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Blue-green algae impacts debated 
By TIM RIOS and BRAD SMITH Daily News Staff Writers September 1, 2006

SISKIYOU COUNTY — Controversy exists over possible health impacts from contact with the blue-green algae found in parts of the Klamath River.

Residents of the Copco Lake and Iron Gate surrounding areas dispute what they say are “news reports about people and animals getting sick.”

“I can tell you,” said Copco resident Phil Reynolds, “I’ve lived here 26 years and I’ve never seen any of those things happen.”
The consensus among the community members at a recent meeting was that no one in their community had ever become ill after swimming in the lake or eating fish from it.

They said that the algae is an annual occurrence that has been a part of the lake communities for as far back as they can remember. They avoid it and, therefore, it’s not an issue, several residents said.

However, according to U.S. Environmental Protection Agency senior policy advisor Maria Rey, the comments from Copco and Irongate residents cannot be viewed as conclusive evidence that the algae poses no health risk.


Siskiyou Daily News Photo/Brad Smith - Abour 50 residents of the Copco Lake/Irongate Dam communities meet to air their views about the blue-green algae issue. “We appreciate that sort of oral history,” Rey said. “But the truth is, there are several different types of algae.”

DAILY NEWS PHOTO/BRAD SMITH - Birds nest along a large blue-green algae bloom along Copco Lake’s shore. The residents of this community say that the algae has had no ill effects on them, their animals or the lake’s fish.

Rey explained that although the Copco and Irongate residents say they have seen algae in the water for years, it is possible that the algae they’ve seen before is not the species now being detected in the Klamath.

Recent water sampling performed by the Karuk Tribe on the Klamath confirmed high levels of a blue-green algae that could pose health risks, Rey said.

As part of an ongoing water quality monitoring program, the EPA funded the Karuk Tribe in spring of 2005 to conduct additional sampling on the Klamath, according to Rey.

“We didn’t know anything about the blue-green algae,” said Karuk Tribe department of natural resources Klamath campaign coordinator Craig Tucker. “What we were trying to find out was the health of the fish.”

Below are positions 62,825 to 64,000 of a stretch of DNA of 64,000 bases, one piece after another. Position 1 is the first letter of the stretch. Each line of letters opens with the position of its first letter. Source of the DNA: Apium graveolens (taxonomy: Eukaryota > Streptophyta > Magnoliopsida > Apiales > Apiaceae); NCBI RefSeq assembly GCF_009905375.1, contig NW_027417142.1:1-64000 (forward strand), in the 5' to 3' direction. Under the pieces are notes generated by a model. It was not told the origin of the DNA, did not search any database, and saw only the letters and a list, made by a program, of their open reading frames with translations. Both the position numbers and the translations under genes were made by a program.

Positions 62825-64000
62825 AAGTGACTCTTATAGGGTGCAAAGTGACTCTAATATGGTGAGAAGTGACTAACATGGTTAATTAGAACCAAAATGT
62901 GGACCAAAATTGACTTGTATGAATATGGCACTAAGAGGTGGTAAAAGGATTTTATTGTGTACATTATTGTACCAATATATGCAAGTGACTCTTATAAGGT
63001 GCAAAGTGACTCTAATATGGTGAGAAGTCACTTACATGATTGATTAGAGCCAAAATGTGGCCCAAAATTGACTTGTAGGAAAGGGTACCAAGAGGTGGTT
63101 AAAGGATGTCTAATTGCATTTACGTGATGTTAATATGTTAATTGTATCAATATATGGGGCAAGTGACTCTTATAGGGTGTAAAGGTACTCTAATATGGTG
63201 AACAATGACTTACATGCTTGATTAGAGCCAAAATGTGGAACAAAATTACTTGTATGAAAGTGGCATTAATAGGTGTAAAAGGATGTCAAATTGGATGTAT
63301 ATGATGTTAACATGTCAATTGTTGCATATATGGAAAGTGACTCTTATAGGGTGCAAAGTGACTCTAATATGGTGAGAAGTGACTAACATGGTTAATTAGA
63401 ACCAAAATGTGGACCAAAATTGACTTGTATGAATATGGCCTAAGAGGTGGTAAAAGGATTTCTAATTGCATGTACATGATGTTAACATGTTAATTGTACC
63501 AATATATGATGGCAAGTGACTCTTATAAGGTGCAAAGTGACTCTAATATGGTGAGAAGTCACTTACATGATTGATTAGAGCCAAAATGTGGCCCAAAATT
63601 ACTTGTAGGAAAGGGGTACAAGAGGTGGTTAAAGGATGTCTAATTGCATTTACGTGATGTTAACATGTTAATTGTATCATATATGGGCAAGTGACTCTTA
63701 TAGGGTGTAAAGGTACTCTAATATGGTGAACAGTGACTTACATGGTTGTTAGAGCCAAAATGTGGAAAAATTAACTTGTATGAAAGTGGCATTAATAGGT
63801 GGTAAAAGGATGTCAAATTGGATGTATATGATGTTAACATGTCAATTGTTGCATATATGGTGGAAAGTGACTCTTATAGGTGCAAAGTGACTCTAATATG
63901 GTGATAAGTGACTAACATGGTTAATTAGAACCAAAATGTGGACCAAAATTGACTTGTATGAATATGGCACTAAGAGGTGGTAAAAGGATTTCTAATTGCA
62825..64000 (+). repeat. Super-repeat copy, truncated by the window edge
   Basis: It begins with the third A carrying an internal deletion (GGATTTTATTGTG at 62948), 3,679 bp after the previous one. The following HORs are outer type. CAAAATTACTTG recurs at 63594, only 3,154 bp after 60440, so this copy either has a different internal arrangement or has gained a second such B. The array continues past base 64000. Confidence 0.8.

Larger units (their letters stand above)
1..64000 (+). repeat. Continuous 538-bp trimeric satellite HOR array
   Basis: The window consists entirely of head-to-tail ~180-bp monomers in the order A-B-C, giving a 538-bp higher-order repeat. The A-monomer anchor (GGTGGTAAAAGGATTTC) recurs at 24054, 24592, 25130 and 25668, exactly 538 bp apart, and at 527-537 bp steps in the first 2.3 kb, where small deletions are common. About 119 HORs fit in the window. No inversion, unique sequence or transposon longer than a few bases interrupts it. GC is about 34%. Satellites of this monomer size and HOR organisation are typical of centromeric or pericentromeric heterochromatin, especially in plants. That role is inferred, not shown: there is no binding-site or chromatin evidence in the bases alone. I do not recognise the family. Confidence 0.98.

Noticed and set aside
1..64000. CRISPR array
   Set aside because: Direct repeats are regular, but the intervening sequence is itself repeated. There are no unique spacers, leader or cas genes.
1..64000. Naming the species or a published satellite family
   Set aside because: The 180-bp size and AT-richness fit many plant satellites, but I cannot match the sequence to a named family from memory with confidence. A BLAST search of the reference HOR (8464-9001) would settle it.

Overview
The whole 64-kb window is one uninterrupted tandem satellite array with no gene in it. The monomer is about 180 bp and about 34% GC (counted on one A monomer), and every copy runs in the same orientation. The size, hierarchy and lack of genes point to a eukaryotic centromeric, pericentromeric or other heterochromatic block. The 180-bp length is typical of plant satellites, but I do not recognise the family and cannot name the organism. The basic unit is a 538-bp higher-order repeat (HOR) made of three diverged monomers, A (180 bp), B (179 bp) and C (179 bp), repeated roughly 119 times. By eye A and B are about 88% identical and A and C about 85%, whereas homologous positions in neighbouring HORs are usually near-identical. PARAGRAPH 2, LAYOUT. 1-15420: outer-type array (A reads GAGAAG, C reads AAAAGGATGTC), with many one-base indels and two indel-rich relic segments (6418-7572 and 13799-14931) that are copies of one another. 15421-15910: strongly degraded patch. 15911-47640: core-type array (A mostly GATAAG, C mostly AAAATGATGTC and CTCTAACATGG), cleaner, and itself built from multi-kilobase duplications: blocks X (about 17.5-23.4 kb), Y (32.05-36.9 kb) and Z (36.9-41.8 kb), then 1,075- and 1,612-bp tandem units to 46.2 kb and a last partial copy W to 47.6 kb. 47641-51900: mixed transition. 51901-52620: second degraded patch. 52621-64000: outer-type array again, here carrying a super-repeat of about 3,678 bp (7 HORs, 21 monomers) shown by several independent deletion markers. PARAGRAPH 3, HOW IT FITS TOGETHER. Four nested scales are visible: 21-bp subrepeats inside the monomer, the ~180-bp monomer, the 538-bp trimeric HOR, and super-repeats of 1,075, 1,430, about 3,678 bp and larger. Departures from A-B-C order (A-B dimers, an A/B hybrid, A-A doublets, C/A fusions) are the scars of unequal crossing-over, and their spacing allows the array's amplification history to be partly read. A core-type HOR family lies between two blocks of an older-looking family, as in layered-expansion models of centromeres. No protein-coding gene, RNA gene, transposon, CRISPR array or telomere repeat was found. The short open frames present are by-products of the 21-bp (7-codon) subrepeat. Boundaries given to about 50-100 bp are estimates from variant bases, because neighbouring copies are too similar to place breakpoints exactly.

The results of those tests found high levels of a blue-green algae species known as microcystis aeruginosa in samples taken from Copco Lake and Irongate Reservoir earlier this summer.

Shortly thereafter, a press release issued by Siskiyou County Public Health warned of the possible effects of contact with the algae.

An excerpt reads: “While there have been no documented cases of human illness associated with blue-green algae in California, studies around the world show that recreational exposures to toxic blue-green algae might result in eye irritation, allergic skin rash, mouth ulcers, vomiting and diarrhea, and hay-fever like symptoms.”

Siskiyou County Health Officer Dr. David Herfindahl explained that while no ill effects are anticipated from human interraction with the blue green algae, he felt it was important to publicize all available health information about the issue.

Terry Barber, the health department’s director of environmental health, said that animal deaths reported last year as being related to blue-green algae blooms did occur – but not in Siskiyou County.

“That particular press release was about cases that happened in Humboldt County, and it was a completely different sort of toxin,” she explained

In the Humboldt County case, dogs that had swum in the Eel River were dead within 30 minutes.

“But that’s because Anatoxin A was detected in the Eel River,” said Barber. “Anatoxin A has never been detected in the Klamath River nor Copco Lake.”